Amidst a seemingly endless list of Facebook applications, one is getting particular attention, as Electronic Arts is attempting to thwart Scrabulous—one of the most popular applications—with the officially licensed Scrabble application. EA, the video game company, is developing an officially licensed Scrabble application to be released within a month, hoping that the branded name will sway Facebook users to install it on the profile pages over unauthorized Scrabulous. According to Msnbc.com, Scrabulous has over 500,000 daily users, making it one of the most widely used applications. The biggest difference between the two applications is

usability.

Part of Scrabulous’ mass appeal is its ability to be played by partners across the Facebook user spectrum, while the Scrabble application will differ for users in North America and abroad because of the game’s split rights.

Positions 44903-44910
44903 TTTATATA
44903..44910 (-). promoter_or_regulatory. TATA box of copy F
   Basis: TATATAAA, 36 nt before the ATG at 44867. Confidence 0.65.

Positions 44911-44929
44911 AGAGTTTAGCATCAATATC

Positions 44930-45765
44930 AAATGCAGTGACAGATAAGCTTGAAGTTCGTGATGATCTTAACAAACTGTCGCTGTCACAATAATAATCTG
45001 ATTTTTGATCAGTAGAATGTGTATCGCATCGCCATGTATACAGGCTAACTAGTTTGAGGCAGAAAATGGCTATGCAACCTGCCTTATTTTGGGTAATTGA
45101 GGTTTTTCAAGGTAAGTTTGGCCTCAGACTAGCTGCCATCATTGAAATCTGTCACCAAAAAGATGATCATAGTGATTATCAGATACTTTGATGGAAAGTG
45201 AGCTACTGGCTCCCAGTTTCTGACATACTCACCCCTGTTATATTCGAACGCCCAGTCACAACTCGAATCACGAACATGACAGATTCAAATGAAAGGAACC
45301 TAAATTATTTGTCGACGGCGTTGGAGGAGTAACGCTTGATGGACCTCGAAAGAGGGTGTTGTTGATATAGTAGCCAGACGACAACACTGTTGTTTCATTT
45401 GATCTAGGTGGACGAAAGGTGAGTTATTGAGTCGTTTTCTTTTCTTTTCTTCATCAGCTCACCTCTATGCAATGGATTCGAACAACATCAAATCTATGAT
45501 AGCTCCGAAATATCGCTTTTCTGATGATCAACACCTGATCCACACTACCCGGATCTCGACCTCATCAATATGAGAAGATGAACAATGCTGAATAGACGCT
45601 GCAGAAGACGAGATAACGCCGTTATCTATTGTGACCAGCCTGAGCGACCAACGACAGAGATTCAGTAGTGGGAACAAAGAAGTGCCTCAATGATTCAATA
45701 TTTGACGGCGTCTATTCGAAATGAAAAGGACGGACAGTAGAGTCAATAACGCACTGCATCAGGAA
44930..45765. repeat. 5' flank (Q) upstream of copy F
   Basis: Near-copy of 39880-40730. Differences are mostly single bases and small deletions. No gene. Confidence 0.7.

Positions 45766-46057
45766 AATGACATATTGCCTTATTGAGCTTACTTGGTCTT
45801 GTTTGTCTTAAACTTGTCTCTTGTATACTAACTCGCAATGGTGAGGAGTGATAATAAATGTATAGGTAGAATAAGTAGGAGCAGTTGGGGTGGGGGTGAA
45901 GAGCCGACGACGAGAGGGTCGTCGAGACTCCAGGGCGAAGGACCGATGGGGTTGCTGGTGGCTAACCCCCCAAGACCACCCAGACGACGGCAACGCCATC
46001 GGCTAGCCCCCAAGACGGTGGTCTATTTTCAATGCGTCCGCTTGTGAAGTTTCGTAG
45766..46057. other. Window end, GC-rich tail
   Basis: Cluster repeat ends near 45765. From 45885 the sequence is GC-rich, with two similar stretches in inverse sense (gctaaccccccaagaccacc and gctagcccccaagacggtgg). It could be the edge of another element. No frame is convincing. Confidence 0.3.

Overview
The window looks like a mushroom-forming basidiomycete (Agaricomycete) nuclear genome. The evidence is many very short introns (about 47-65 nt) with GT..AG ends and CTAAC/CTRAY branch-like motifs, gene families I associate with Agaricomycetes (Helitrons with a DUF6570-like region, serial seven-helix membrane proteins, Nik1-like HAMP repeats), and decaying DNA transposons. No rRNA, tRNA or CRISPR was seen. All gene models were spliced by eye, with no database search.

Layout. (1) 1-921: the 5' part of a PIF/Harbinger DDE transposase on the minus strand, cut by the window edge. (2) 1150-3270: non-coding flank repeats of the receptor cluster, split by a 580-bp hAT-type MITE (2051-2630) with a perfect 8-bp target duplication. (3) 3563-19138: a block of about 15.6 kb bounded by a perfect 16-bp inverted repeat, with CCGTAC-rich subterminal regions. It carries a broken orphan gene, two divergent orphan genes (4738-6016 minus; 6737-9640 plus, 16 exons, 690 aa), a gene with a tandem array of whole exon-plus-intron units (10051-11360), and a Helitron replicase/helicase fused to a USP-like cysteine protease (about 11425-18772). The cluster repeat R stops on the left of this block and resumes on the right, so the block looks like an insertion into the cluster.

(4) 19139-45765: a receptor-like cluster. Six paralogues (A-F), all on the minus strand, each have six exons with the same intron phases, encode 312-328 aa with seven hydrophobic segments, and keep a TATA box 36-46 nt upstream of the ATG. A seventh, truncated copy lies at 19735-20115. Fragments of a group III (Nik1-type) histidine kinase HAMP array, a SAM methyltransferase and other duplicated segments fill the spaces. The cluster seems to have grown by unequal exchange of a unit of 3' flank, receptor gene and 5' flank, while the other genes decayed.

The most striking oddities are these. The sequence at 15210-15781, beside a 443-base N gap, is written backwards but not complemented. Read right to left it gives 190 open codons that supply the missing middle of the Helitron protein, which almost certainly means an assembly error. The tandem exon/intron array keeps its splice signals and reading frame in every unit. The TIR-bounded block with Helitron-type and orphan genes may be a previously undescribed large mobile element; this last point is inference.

Electronic Arts owns the rights for Scrabble in North America from Hasbro, Inc., while Mattel has licensed the game to RealNetworks Inc., for use outside of Canada and the U.S.

EA has the rights to the popular board game Scrabble for about a year, and they are using it to develop the social networking application while trying to remove the current, unauthorized version from Facebook.

Hasbro Inc., which owns the North American rights to the popular word game, has issued a cease-and-desist order against four unnamed persons involved in the development of Scrabulous, though the application is currently running. They see it as a violation of intellectual property laws.

Rajat and Jayant Agarwalla, two brothers from India, developed the popular application and are probably among the names in the legal notice.

With an established user-base on the second most popular social networking site, Scrabulous stands a firm chance of outlasting the late-arriving Scrabble for wordplay application dominance.